Has Netflix figured out a way to beat piracy?
HYDERABAD: It’s a tug of war. Creative content and piracy have been running parallel to each other since time immemorial. In the latest, the media-services provider Netflix has succeeded in keeping the online piracy websites at bay with its first-of-its-kind interactive movie Bandersnatch. Released on December 28, the stand-alone film of the popular web series Black Mirror, has multiple endings based on choices given to the viewer at different stages of the film.
Netflix has developed the film on Twine, ‘an open-source tool for telling interactive and non-linear stories’. What it means is that the movie cannot be played on any platform incompatible with Twine. Those who are not subscribed to Netflix and rely heavily on torrenting websites for a pirated-viewing of the platform’s content, are flummoxed. A cinephile who tried the torrented version of the movie was not particularly pleased and had to return to Netflix for proper viewing.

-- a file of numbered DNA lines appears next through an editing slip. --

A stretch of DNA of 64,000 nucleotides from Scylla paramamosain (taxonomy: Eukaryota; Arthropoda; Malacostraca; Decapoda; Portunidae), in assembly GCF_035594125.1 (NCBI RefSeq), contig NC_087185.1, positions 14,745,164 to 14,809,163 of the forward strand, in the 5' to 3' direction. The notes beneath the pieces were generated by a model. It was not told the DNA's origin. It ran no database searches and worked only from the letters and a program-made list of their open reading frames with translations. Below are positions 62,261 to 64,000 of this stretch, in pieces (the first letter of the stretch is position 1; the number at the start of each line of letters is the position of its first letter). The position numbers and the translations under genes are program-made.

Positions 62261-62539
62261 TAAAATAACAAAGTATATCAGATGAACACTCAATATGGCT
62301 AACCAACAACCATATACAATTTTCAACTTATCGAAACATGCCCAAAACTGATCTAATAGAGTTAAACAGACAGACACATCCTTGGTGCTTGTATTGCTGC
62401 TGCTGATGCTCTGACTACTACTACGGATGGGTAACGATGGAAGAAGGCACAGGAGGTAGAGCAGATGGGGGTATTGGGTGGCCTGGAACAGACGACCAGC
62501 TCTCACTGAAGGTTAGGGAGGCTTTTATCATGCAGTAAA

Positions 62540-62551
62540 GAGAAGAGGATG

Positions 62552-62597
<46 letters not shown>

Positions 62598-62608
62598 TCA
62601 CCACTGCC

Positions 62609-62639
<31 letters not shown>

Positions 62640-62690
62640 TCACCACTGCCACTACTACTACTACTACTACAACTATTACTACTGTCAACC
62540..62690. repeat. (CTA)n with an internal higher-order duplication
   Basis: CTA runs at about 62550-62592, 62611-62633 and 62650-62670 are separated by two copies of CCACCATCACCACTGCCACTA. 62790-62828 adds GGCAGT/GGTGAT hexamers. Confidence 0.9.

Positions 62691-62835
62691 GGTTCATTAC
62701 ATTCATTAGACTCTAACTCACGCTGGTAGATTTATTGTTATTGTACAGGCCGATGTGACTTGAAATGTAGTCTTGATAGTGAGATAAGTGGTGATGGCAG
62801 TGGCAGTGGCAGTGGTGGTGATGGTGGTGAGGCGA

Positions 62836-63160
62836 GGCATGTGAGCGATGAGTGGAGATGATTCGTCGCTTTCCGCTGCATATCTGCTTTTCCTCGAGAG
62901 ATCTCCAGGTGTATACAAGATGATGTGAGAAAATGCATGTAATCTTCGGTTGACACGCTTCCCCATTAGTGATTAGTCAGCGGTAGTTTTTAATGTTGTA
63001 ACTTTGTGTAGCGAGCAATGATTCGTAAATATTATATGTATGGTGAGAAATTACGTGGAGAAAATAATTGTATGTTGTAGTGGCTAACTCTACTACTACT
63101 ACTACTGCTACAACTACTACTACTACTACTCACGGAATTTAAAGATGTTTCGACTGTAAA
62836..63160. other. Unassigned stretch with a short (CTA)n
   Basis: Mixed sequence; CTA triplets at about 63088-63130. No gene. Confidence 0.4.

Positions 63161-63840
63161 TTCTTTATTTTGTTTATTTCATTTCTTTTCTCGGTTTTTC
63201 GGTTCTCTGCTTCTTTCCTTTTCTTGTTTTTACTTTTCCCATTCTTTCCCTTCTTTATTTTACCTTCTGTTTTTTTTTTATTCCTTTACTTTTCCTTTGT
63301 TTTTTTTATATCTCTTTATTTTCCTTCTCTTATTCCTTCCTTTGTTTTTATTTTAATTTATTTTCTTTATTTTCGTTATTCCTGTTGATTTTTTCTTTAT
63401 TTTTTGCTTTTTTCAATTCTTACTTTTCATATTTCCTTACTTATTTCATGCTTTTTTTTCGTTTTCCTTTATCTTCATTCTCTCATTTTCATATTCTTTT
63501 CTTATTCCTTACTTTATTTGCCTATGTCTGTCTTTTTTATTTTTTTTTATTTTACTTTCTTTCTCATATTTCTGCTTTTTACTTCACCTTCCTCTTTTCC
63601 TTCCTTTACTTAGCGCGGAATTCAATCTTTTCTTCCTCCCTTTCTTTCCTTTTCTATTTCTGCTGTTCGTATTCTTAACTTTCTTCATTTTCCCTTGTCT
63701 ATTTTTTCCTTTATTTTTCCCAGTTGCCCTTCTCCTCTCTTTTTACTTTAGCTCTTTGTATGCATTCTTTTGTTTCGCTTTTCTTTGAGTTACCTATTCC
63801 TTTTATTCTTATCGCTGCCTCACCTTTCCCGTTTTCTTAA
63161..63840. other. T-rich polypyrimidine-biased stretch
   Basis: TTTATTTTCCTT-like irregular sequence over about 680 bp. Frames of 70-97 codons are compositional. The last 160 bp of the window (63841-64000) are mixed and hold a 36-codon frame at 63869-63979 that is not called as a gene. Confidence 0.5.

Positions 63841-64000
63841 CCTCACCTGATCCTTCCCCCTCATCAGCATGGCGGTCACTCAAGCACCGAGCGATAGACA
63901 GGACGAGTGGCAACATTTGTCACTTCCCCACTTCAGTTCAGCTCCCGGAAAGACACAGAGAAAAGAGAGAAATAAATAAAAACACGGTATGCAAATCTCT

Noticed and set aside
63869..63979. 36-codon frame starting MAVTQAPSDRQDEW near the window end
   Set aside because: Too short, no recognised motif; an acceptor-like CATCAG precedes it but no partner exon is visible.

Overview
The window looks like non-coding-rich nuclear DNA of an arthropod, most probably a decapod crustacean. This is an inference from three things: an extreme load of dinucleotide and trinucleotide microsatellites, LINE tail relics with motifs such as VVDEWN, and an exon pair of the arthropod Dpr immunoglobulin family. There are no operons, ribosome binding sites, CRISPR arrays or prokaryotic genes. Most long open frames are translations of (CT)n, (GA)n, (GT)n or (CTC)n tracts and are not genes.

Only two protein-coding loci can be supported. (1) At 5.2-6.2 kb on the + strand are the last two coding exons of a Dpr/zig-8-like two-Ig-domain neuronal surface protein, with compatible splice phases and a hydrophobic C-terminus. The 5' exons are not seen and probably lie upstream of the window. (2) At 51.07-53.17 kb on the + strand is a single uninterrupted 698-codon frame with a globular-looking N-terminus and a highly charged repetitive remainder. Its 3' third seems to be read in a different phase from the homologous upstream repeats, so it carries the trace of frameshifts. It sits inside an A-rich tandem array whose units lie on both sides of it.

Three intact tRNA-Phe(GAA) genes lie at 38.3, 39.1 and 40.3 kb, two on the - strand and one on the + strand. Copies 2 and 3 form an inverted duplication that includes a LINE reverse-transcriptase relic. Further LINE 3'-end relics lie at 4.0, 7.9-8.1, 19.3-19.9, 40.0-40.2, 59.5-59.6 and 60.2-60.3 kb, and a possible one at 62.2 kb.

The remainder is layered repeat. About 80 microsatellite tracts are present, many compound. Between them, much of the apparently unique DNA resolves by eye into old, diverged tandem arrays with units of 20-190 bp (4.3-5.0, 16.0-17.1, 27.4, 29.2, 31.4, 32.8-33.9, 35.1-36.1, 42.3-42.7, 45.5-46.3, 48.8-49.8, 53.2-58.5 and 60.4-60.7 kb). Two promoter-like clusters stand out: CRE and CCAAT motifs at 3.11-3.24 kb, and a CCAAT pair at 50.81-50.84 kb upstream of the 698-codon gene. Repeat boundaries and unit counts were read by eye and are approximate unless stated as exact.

“The entire length of the torrent version was five and a half hours in length while on Netflix it is just one and a half hours. It included four of the five endings. But I didn’t understand anything as it just stitched the various endings linearly without any context. That is why I went back to Netflix and saw it again,” he said.
So, would interactive movie be an effective tool for combating piracy? Yes, but only until some developer uses the same ‘open source tool’ to build a new flash player. “Since Netflix used an open-source software (Twine), it would just take someone to develop a flash player using the same software. Then one can download the movie from Torrents, run it in the flash player and view it how Netflix intended it to,” opines a tech expert.